The EchoWater Project: Unprecedented Wastewater Infrastructure Investment for Sacramento

Water Seminar Series Flyer

When: Friday, May 1, 2015, 12 pm
Where: Sacramento State, 6000 J Street | Santa Clara Hall, Room 1207
Topic: The EchoWater Project: Unprecedented Wastewater Infrastructure
Investment for Sacramento

Speaker: Ruben Robles, Director of Regional San Operations, Sacramento
Regional County Sanitation District


This seminar series is open to the public. Food will be provided for the first
20–25 people to arrive.

By Ruben R. Robles

The EchoWater Project Name
We're calling this major upgrade the EchoWater Project to reflect how it will take our wastewater and return it to a clean, natural state, much like an echo returns to its original source.

The EchoWater Project is being built by the Sacramento Regional County Sanitation District (Regional San) to meet stringent new treatment mandates by the State of California. This requires us to make the most significant upgrades to our wastewater treatment plant in Elk Grove since its construction more than 30 years ago. This new system, which must be operating by 2023, will produce cleaner water for discharge to the Sacramento River and increase water recycling opportunities by producing highly treated water that meets water reuse standards.

Improved Treatment Processes
Ultimately, EchoWater will boost plant processes to a higher level of treatment, featuring biological nutrient removal for ammonia and nitrates and advanced filtration and disinfection for pathogens. Currently, Regional San wastewater undergoes secondary treatment, which involves separation of solids, biological treatment to break down small organic particles, and disinfection with chlorine. While more than adequately meeting previous discharge requirements, only a full-scale expansion of our secondary process and the addition of new tertiary filtration will achieve compliance with the strict new mandates.

Benefits of the Project
The EchoWater project will provide long-term benefits to water quality and the environment. The improved quality of the treated wastewater released into the Sacramento River will help reduce potential impacts on the ailing Delta and protect recreational users downstream. The treatment technology required to meet the new regulations will provide Regional San with a ready supply of recycled water to deliver to future water recycling projects. Additionally, using recycled water helps preserve our precious water supplies, especially during drought conditions.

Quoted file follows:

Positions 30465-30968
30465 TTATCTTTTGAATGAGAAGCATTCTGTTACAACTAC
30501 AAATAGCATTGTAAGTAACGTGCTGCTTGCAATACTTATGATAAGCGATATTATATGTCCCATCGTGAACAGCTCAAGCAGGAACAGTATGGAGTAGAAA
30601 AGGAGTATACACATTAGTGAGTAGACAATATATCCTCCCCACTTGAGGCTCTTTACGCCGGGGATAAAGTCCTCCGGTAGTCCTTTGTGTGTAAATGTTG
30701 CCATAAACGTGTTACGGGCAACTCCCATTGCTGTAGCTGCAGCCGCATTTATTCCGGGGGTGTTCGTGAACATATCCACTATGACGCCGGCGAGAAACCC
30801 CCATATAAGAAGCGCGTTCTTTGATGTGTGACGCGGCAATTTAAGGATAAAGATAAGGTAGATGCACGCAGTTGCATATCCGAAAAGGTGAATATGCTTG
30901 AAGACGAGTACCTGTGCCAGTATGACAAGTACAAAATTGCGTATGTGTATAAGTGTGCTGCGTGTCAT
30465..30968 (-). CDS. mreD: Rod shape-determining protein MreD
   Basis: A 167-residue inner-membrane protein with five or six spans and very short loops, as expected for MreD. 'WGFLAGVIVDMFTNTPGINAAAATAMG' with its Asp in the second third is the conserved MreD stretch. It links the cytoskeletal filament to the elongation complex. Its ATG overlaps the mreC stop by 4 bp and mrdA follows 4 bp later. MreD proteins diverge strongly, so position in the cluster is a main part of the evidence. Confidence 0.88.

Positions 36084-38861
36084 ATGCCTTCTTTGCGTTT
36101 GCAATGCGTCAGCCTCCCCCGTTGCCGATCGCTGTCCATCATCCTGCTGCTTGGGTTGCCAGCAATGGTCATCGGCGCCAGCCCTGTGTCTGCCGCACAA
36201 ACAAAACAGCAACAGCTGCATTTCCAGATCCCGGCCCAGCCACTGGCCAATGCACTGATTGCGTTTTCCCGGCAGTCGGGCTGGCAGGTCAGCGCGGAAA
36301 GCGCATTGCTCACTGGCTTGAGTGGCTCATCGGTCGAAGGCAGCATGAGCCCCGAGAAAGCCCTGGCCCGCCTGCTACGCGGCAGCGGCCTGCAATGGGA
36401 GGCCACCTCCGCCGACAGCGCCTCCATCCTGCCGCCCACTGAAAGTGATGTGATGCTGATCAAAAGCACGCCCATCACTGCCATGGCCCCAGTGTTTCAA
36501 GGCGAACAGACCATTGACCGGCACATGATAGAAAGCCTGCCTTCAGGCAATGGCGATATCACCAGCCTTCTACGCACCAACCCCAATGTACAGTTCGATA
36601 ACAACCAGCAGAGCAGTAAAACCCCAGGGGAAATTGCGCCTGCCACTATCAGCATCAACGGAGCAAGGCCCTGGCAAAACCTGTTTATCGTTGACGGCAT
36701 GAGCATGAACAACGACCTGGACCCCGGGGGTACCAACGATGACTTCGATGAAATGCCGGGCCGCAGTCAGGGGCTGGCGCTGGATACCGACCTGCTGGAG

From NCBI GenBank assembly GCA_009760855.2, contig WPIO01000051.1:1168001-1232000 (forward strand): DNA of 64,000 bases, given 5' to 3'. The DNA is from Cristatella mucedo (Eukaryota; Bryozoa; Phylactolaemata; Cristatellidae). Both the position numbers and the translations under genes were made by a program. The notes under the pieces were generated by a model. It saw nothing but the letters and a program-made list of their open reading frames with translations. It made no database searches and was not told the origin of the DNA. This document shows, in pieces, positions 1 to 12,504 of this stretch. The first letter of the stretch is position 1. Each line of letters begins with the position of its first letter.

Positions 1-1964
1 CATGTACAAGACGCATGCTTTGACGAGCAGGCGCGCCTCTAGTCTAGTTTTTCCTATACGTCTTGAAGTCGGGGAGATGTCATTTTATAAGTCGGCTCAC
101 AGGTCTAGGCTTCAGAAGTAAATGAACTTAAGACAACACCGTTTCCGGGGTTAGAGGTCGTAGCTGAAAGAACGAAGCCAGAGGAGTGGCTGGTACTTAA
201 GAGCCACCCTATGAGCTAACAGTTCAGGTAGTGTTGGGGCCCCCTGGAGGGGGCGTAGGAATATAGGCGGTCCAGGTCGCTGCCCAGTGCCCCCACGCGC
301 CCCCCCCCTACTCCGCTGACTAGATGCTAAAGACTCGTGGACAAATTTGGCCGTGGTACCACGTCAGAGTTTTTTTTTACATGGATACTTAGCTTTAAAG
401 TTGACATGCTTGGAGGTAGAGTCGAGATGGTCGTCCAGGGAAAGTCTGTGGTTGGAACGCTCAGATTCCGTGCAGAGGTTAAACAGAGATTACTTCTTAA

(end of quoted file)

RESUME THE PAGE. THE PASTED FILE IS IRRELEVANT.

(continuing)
Cost of the Project
It is estimated that these new processes will cost between $1.5 billion and $2.1 billion to construct, plus approximately $50 million per year in additional maintenance and operations costs. These costs will be borne by ratepayers, with rates expected to rise to the mid-$40s to low $50s per month between 2021 and 2023. These increases, which have already begun, will be phased in gradually as the project is developed. Fees for connecting new homes and buildings to the system will also increase. For more Information, visit the EchoWater project website.

About Ruben R. Robles, P.E.
Ruben R. RoblesRuben Robles is the Director of Operations for the Sacramento Regional County Sanitation District (Regional San). As director, he manages the Sacramento Regional Wastewater Treatment Plant (SRWTP) and interceptor collection system, which provides wastewater conveyance and treatment to over 1.4 million people in the Sacramento region. He is responsible for a staff of 350 employees working at the plant in operations, maintenance, engineering, safety, regulatory compliance, and laboratory. He is also responsible for the Echowater Project, which is a permit-required project that will increase the level of wastewater treatment at the SRWTP and is one of the largest capital improvement projects in the Sacramento regions history.

Ruben has worked for Regional San in several capacities over the past 23 years, including capital project delivery, maintenance and rehabilitation, development of the Regional Sans Asset Management Program, water and biosolids recycling, NPDES permitting, long-range planning, and implementation of a Regional Sans design-build project.

He is a registered professional civil engineer in the State of California and holds Bachelor and Master of Science degrees in civil engineering, and a Masters degree in Business Administration from California State University, Sacramento.

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